The Independent Voice of Southern Methodist University Since 1915

The Daily Campus

The Daily Campus

The Independent Voice of Southern Methodist University Since 1915

The Daily Campus

The Independent Voice of Southern Methodist University Since 1915

The Daily Campus

SMU students gather around a bucket of markers to write an encouraging note to put in “Welcome to the Shelter” kits at event in mid-April on SMU’s campus.
Dallas homeless recovery center, The Bridge, is a home
Morgan Shiver, Contributor • June 20, 2024

Obama’s still got it

When typing “Why blacks still” into the Google search bar, the first prompt I was offered was “Why blacks still support Obama.”

With the new technology of search engine optimization, it is evident that many people are fervently asking why the black community continues to rave over President Barack Obama despite his lackluster presidency.

In the 11th quarter, Obama’s approval rating reached an all time low of 42.5 percent, while his satisfaction with the black community rakes in at 86 percent.

Obama’s black following is even more baffling when the black community has another African-American candidate to choose from, Herman Cain.

Despite Cain’s upbringing during the Civil Rights era and being a graduate of the prominent and historically all-black male Morehouse College, Cain still doesn’t seem to have enough authenticity to be the quintessential black candidate for president.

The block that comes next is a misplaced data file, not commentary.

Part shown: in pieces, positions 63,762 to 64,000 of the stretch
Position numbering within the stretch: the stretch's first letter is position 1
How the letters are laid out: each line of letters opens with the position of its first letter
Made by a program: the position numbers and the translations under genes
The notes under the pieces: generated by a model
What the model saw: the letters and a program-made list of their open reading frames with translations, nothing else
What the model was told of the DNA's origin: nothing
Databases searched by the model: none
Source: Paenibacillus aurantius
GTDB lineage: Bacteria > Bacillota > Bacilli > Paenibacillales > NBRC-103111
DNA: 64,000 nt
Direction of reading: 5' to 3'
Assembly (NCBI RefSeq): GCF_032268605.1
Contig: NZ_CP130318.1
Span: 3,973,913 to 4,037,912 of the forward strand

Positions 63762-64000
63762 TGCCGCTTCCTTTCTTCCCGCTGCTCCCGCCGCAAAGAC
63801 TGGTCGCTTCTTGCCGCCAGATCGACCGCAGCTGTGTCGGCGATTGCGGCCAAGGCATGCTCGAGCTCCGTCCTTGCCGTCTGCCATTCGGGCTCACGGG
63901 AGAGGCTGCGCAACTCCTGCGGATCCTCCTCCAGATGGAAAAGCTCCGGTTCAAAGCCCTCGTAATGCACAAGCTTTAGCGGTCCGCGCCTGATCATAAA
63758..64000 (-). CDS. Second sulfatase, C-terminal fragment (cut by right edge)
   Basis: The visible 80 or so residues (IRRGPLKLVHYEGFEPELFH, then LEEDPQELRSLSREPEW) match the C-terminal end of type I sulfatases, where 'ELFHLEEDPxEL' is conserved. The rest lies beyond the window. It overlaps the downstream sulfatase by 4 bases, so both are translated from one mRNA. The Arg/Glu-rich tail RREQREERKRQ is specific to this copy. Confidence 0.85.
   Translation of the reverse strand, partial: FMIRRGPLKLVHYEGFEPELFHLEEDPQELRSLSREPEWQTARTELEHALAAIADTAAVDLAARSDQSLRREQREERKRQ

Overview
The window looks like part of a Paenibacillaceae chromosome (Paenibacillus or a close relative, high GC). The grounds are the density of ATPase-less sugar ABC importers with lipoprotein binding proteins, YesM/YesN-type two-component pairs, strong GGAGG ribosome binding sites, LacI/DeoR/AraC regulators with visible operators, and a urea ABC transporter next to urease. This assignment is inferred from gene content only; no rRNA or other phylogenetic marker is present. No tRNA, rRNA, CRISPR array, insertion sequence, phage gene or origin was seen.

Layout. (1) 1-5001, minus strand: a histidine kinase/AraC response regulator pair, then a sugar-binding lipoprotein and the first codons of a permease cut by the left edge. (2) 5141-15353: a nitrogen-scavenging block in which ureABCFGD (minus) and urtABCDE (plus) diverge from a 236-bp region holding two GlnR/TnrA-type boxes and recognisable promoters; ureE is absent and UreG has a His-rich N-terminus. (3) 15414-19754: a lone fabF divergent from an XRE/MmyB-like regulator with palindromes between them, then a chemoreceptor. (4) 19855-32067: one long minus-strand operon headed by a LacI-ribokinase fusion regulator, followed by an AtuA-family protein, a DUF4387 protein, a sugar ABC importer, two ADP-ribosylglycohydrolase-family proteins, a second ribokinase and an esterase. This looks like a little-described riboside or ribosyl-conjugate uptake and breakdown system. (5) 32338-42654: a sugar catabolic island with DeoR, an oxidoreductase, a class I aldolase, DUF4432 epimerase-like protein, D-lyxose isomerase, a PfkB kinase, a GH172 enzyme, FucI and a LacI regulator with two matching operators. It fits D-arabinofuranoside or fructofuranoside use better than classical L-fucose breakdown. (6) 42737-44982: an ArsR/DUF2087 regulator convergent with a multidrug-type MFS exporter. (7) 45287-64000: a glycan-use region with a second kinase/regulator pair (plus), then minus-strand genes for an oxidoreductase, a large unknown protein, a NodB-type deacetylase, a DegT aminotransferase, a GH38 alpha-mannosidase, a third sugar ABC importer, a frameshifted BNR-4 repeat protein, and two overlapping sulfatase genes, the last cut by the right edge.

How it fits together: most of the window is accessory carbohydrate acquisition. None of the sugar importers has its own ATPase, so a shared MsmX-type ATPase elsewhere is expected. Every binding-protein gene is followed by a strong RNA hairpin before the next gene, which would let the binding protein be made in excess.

Brandon Monteith, an Atlanta native whose family knows Cain well, believes many Americans are highly disconnected from the political system and have preconceived notions of the candidate.

“A Democratic president is right and a Republican candidate is wrong. Obama is a real black man and Cain is an Uncle Tom. That’s not how I see it, but I am the anomaly,” Monteith said.

Cain isn’t helping his case with conflicting messages on the campaign trail. One moment “The Cain Train” is having Iowans participate with him singing a Negro spiritual, and the next he is releasing an advertisement with country music in the background.

With an inexplicable track record like that, it is understandable why black voters are reluctant to support Herman Cain.

“Black people just aren’t trying to hear that,” Monteith, a junior at Wake Forest University, said.

It also seems like black people aren’t perking their ears to hear Cain proclaim that he can snatch up a third of the black vote in the election.

Many high profile black community leaders are questioning Cain’s motives in trying to be the black frontrunner in the Republican party. Mo’Kelly, an African-American political commentator, believes Cain doesn’t challenge historical Republican biases. “He offers a leather couch for Republicans to become more comfortable with them,” Monteith said.

Cain makes that claim even more credible with his infamous “I don’t believe racism in this country today holds anybody back in a big way” statement. Such evidence demonstrates how Cain is blatantly ignoring not only the constant struggle of African-Americans in the United States, but also the struggle of other ethnic minorities in America.

Although Obama is of mixed ancestry, he won the White House in 2008 with the help of record high support and turnout from African-American voters (95 percent).